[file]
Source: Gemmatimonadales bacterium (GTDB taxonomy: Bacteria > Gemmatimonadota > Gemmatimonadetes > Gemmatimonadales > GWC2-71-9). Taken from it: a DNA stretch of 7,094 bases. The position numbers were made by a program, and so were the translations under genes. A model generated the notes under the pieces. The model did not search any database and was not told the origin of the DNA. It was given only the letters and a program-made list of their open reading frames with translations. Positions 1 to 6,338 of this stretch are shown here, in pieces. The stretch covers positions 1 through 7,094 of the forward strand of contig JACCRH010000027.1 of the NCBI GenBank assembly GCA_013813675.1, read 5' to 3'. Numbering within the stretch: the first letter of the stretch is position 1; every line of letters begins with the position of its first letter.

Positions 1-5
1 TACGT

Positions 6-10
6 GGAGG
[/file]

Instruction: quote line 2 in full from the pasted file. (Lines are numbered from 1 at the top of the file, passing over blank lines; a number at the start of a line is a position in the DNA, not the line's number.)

Positions 1-5